BI to Relax Dollar Hedging Rules
ID/Grace Dwitiya Amianti
Bank Indonesia plans to make it easier to engage in short-term foreign exchange hedging in an effort to woo investors worried about currency fluctuations.
All foreign exchange hedging instruments in Indonesia now have tenors of at least three months, unchanged since their introduction in 2005, but Hendar, head of the central bank’s monetary management department, said tools with a shorter time frame would be introduced soon.
The shorter tenor will cut the amount foreign investors need to pay to hedge their funds, he said.
“[Higher costs] inhibit the flow of foreign funds,” Hendar told reporters in a seminar on Tuesday.
In an attempt to remain an attractive investment destination, Indonesia has opted to not impose capital controls. This occurred despite the global financial crisis of 2008 in which there was a massive foreign capital outflow from Indonesia, putting pressure on the rupiah.
Instead, it opted to impose a one-month holding period for the central bank’s debt paper, known as SBI, sell longer-term bills and widen the spread on its overnight lending and deposit rates.
These measures aimed to reduce currency volatility.
But despite its seemingly accommodating stance, Bank Indonesia has been underwhelmed by the inflow.
“Now, with adequate reserves and the potential for substantial capital inflow, this is the time to review the provision that is likely no longer relevant,” Hendar said.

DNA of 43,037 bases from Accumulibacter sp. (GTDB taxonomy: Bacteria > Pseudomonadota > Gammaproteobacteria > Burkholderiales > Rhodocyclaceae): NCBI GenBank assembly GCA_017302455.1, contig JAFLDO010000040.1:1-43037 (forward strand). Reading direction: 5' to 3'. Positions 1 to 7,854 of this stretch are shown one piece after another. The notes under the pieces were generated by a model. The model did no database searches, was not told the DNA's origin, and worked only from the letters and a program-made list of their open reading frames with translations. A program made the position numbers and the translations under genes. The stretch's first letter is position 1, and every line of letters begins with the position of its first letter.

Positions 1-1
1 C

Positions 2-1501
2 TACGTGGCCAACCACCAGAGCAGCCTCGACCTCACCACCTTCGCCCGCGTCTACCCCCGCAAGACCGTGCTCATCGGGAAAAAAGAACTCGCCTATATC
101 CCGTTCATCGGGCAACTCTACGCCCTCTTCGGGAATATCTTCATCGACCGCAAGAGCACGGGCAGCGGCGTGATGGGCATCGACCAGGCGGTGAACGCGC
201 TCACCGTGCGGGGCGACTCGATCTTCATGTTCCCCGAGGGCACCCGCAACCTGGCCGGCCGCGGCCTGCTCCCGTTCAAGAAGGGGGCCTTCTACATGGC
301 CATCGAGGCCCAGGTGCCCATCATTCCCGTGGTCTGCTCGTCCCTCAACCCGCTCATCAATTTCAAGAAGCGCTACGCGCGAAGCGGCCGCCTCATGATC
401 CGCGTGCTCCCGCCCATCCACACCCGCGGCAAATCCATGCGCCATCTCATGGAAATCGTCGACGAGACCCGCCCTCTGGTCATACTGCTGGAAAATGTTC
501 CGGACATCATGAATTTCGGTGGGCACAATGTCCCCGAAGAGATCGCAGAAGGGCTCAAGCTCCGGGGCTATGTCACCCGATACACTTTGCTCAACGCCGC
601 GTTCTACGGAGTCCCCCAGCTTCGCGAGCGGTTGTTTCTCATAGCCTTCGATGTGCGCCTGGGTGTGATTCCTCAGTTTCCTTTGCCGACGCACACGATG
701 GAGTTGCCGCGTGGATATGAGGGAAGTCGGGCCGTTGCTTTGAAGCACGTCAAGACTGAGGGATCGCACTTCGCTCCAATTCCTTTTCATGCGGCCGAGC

The country’s foreign exchange reserves stood at $106.5 billion at the end of June, which is enough to cover more than five months of the country’s imports and foreign debt payments. The reserves are more than triple the $33.9 billion balance at the end of June 2005.
The central bank plans to introduce hedging instruments with a tenor of a short as one week, Hendar said, adding that the central bank would complete a study on the plan by the end of this year.
“That will bring a positive effect to the bond market and increase our supply of foreign exchange,” Hendar said.
As an illustration, foreign currency held in the central bank term deposit has reached $2.36 billion since its introduction early this year.
“On the other hand, some $4.5 billion in exchange is traded each day by domestic banks in foreign countries, especially Singapore. In fact, our exports have hundreds of billions of dollars and foreign currency traded here is very small,” he said.
Foreign holdings of Indonesian bonds increased by more by $1 billion in July alone, suggesting that foreign investors are attracted to Indonesian high-yields assets, including bonds.
The offshore holdings of Indonesian bonds rose to Rp 234.5 trillion ($24.9 billion) at the end of July from Rp 224.4 trillion at the end of June, according to data from debt management office at the Finance Ministry.